The people at Eurotalk were very nice in providing me their software for the purpose of including it in my discussions here.  I really enjoy working with their products, but I did find a few glitches in one of their Talk Now! products.  At one point, the program cut off the beginning of my own voice recording every time (you record it to compare to the native speaker).   You can work around this by delaying a few seconds before you start speaking, but still it was a little glitch.   I also found that a few letters of the alphabet were missing in a product that used a Cyrillic alphabet.   I will say that both times I contacted tech support (without telling them I am reviewing the titles) and they were very gracious in taking note of the errors I ran into and they even sent me an updated disk to see if it happened to solve my recording problem (it didn’t).

That said, the desktop versions are like the uTalk mobile app – very polished – very entertaining.   Again, I really enjoyed working with these applications!  If I had a real criticism, other than the glitches, it would be that I think there’s too big a gap between the Talk Now! and the Talk More!  products.  There needs to be something in between the two.  You really need to have a little more basic language understanding when you just to the Talk More (and above) products, I think.   That said, most of their packages are under $40 and even their higher end bundle is still under $200 – at the entry point of Rosetta Stone level 1.   Overall, an excellent value!

Also in this category are the products from Instant Immersion.   These are very popular and have sold many many copies.  I see them available in the bookstores all the time.  They are often placed next to the Rosetta Stone products and advertised as “comparable” but less expensive alternatives.   My sense of things, based on reviewing the packaging and reading LOTS of online forums and reviews, is that these products, like the EuroTalk products, are more geared toward vocabulary (and phrase) building.   Rosetta Stone is a little more in depth than that.   Is it worth the price differential?  Maybe, maybe not.   Rosetta Stone costs hundreds of dollars – even in it’s most basic package.   Instant Immersion levels 1,2,&3 (all in one package) retails for around $35 – a good value as well!

Desktop-based Phrase Books
This category isn’t as popular on the desktop as it is on mobile devices.  This is probably because phrase books are all about convenience and that’s more suited to a small book or a mobile device.  That said, other than the phrases you can learn from the products I’ve already mentioned, there are a lot of Internet resources for common phrases for travelers.  Omniglot, for example, has an interesting collection of phrases in many different languages.   There are also foreign language phrase sites by ehow, and commonusefulphrases.com.  These are just what I found by doing a quick google search for “foreign language phrases”.  Even Fodors offers some basic grammar for a few languages and a PDF file download for travelers.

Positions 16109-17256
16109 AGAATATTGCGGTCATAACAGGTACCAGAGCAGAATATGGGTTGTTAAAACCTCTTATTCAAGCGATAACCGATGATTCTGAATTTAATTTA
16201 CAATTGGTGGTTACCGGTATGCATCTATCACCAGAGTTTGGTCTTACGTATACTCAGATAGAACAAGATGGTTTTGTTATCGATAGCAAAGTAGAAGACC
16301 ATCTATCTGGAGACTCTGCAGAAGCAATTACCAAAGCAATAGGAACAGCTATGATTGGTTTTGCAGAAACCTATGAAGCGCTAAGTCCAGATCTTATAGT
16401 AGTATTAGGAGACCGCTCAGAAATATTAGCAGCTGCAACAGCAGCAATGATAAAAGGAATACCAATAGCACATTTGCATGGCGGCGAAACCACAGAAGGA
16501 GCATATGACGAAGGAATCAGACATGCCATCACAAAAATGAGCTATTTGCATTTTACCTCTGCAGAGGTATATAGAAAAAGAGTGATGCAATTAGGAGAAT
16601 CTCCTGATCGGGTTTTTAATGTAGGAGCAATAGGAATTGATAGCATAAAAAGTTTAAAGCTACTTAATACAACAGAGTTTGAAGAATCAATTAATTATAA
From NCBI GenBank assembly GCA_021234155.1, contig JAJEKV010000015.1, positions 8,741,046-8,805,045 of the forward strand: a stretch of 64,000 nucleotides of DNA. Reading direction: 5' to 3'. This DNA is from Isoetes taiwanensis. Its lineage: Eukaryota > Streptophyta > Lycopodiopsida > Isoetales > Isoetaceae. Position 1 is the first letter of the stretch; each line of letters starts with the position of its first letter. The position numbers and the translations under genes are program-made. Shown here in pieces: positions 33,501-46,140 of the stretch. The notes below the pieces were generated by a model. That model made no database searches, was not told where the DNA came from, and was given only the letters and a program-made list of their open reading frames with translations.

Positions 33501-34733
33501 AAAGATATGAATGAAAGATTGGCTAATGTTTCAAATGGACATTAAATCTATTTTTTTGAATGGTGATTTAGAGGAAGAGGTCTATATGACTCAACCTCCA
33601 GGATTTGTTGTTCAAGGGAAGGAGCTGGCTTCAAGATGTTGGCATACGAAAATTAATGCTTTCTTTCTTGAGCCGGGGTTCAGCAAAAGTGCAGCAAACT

As you can see, there are a lot of things you can use if you want to spend a little money, and still not break the bank!  What I’ve talked about here today is far from a comprehensive list of offerings, either!  I’m finding that the strategy that is working best for me is to build a foundation on the free resources that are out there, but be ready to supplement them when you have special needs or desires – like taking your learning with you on your mobile device.  There are things you can do, reasonably, to supplement your learning and not go bankrupt in the process.

Next time around, we’re going to take a look at what you can do when the language you want to learn isn’t necessarily easy to find resources for.   Some vendors offer more language choices than others – some we’ve already mentioned!  Additionally, there are online resources for less-spoken languages as well, but  few helpful hints for how to search for them can go a long way!  Come back next week and see what I’ve found!

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About the Author

Christopher Gavula
Chris has been a COBOL programmer, a desktop support technician, network engineer, telecommunications manager, and even a professional musician. Currently, he is focused on deploying Voice over IP technologies in a large, corporate setting. He started working full-time at the tender age of 14, even before there were PCs, and will probably be working and trying to finish “just one more project” as he’s lowered into the grave.